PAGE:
phile under: art

First Thursday December

By Lisa Radon December 3, 2009

4/4. Genevieve Dellinger.

What am I doing this First Thursday, you ask? After Oregon Painting Society at Autzen, I’ll head north and mostly, it looks like, take a spin around Everett Lofts (which hasn’t always been my M.O). Most receptions begin at 6 PM and carry on til about 8 or 9. But first a stop on 3rd…

Genevieve Dellinger
Stumptown (128 SW 3rd)

Dellinger’s inspiration=accidental patterns like sidewalk cracks and paint drips+4/4 bars of minimal electronic dance music.

From the press release: For this new exhibit, Dellinger questions the borders of function that she had investigated in her long involvement with fashion and presents gigantic banners/blankets, serving both as tapestry wall ornaments and sources of warmth for the body.

Dill Pickle Club
Eyeful Gallery (NW 6th & Everett)

This art show and pop-up bookshop to benefit the Dill Pickle Club features work by 24 socially-engaged artists including: Icky A, Brad Adkins, Moe Bowstern, Carye Bye, Bill Daniel, Dyslexxis, Harrell Fletcher, Sarah Gottesdiener, Sam Gould, Anna Gray, MK Guth, Ariana Jacob, Kendra Larson, Ian Lynam, Eric Mast, Justin Scrappers Morrison, Michael Parich, Ryan Wilson Paulsen, Brittany Powell, Khris Soden, Bwana Spoons, Matthew Stadler, Nim Wunnan,
Pete Yahnke.

Cape Perpetua and Niekrasz/ Jenkins Duet (of Why I Must Be Careful) play the opening.


John Berry. Hidden Area with Secret Supply Shop, 2009, oil on canvas, 65 × 78 inches.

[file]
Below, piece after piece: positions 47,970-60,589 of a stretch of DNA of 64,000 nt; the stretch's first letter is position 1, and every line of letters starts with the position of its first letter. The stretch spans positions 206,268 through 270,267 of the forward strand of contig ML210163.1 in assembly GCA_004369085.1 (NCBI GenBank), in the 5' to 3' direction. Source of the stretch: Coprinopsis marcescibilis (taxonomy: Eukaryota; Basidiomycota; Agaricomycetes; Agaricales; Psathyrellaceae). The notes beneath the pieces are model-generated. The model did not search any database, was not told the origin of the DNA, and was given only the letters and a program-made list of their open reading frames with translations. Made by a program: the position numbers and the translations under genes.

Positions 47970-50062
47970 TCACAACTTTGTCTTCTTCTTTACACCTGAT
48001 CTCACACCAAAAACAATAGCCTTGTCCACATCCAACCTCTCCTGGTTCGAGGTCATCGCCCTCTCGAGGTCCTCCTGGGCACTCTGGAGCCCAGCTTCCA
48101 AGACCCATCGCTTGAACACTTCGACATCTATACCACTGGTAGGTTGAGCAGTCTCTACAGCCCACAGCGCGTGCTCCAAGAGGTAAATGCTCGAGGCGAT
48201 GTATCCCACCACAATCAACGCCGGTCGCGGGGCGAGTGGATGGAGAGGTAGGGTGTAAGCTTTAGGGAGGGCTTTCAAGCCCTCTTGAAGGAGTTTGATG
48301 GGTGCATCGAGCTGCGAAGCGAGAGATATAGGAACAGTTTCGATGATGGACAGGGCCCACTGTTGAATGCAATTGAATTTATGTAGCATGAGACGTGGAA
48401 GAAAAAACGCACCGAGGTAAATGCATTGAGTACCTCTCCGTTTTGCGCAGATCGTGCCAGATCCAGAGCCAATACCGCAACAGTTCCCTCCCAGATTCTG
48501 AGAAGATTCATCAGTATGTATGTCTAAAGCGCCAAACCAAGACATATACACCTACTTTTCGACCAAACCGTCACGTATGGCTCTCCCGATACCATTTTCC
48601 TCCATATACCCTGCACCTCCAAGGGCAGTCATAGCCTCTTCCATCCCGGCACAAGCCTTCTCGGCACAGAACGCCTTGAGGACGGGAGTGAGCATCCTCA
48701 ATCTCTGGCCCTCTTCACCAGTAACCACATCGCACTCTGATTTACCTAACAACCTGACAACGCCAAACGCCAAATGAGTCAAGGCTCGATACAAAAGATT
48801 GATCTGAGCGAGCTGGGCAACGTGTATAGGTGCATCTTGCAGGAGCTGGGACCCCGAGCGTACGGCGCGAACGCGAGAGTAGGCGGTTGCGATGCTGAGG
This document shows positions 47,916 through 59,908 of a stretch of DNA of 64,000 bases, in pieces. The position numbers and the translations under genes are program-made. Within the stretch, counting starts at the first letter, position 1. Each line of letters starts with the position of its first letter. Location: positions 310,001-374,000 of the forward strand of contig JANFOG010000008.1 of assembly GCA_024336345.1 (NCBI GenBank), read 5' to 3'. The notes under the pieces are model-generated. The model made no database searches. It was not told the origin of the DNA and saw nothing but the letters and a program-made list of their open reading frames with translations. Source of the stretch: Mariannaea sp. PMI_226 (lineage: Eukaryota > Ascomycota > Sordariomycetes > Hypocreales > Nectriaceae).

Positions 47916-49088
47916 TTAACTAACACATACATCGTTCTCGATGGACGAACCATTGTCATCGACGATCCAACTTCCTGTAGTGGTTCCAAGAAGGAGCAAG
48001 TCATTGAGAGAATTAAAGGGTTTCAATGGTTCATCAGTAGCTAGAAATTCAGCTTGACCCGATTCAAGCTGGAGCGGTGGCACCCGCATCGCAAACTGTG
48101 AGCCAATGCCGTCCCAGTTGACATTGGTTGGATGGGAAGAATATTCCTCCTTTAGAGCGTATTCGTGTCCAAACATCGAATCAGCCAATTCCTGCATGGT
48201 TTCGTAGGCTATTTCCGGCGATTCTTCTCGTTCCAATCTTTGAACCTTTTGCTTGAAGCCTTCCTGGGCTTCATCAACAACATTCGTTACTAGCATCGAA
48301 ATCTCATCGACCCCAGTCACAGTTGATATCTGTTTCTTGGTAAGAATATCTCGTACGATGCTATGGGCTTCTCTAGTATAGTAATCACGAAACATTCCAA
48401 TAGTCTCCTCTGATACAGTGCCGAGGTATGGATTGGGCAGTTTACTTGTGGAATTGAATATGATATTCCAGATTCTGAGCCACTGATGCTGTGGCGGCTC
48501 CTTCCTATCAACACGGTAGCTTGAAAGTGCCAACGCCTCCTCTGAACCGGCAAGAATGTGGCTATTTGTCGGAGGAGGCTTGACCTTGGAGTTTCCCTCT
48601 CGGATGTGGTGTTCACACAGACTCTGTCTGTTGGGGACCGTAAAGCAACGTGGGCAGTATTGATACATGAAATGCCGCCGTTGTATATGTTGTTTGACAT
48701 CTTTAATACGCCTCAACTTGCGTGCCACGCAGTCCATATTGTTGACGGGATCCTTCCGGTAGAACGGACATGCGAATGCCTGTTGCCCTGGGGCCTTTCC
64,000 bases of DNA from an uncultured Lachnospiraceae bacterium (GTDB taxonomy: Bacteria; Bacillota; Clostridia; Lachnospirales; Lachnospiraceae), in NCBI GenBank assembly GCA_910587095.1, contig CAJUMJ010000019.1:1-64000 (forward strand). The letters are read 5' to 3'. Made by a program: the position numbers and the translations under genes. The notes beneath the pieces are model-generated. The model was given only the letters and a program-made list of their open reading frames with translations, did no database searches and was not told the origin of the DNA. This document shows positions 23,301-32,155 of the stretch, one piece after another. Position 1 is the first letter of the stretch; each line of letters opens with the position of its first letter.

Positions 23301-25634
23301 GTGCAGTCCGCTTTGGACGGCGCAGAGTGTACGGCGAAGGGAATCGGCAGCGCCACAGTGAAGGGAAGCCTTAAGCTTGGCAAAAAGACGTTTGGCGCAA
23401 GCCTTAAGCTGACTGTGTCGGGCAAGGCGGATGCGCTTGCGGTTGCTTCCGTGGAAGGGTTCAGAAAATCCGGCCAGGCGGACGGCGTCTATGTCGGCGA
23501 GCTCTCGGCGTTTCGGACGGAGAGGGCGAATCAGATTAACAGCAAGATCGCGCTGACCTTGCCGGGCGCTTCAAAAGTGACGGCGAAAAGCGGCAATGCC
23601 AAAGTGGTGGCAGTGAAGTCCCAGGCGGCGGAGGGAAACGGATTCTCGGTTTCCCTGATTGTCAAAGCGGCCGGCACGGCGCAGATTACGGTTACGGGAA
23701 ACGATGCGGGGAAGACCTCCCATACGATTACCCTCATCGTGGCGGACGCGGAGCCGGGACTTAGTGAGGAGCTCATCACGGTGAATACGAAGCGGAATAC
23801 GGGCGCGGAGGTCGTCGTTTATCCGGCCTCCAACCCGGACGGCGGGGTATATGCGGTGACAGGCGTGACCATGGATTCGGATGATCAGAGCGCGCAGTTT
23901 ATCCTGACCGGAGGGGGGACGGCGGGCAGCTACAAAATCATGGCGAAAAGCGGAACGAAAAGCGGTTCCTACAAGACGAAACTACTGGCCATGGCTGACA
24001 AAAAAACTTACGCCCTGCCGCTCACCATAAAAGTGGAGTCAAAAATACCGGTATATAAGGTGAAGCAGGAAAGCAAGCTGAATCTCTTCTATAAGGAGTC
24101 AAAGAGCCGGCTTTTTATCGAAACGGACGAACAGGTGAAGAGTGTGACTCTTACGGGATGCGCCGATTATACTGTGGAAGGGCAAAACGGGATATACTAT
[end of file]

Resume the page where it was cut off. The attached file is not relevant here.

Level 1: Stage 1
John Berry
Half/Dozen Gallery (625 NW Everett St #111)

Pre-Renaissance perspective meets kid stuff like forts and video games? I’m in.

Level 1: Stage 1 comments on ideas of ambition, isolation, illusionary spaces and transcendence. The work draws on imagery from pre-renaissance landscapes, where space is determined more through the relationship of color and shapes than through volumetric forms. Berry integrates this with puzzles, mazes, forts and 8-bit video games, such as Super Mario Brothers and the original Zelda for Nintendo.

The GIF Economy
Weird Fiction
Tractor (328 NW Broadway #114)

Weird Fiction (video band/arts group) embraces the much-maligned animated GIF in their new show at Tractor. Reading Weird Fiction is head-spinningly delicious. I kind of love these guys:

As 2009 expires, Weird Fiction exhumes a curious collection of GIF animations, curating items conjured up from a year’s worth of trolling in the deep
dark dungeons of the internets.

This, alongside an emergent compendium of collateral texts, GIF speciation theories and other missives propagated by the (((WFT))) policy institute; who, in an effort to advance their own “ficto-quizzical” mythologies, will facilitate the hoarding of
materials on a dedicated electronic storehouse (

At once an instantiation of the “gift economy” and a call to action within the economy of expression roused by the humble parameters of the Graphic Interchange Format.

Appropriated material, both solicited and scavenged, will be intermingled within this labyrinthine technocultural milieu.

Denizens of the World Wide Web are implored to reanimate dead media and revive retrograde knowledge structures; deploying anomalous information and thereby accelerating GIF speciation.

The GIF is your passport to the immortal realms of mythology mash-ups and off-modern memes. Remember: overexposure to cine-molecular glitchscapes (GIF animations and their kin) may lead to as of yet unknown climes of panopticonscious surrender.


Five Seconds, 2009. Kristen Miller. organdy, tissue paper, beads, nylon thread. 16.25″ × 13.75″ image via:

Here & Gone
Kristen Miller
PDX Contemporary (925 NW Flanders)

Subtle works in ephemeral materials like organdy, glassine, thread and bead.

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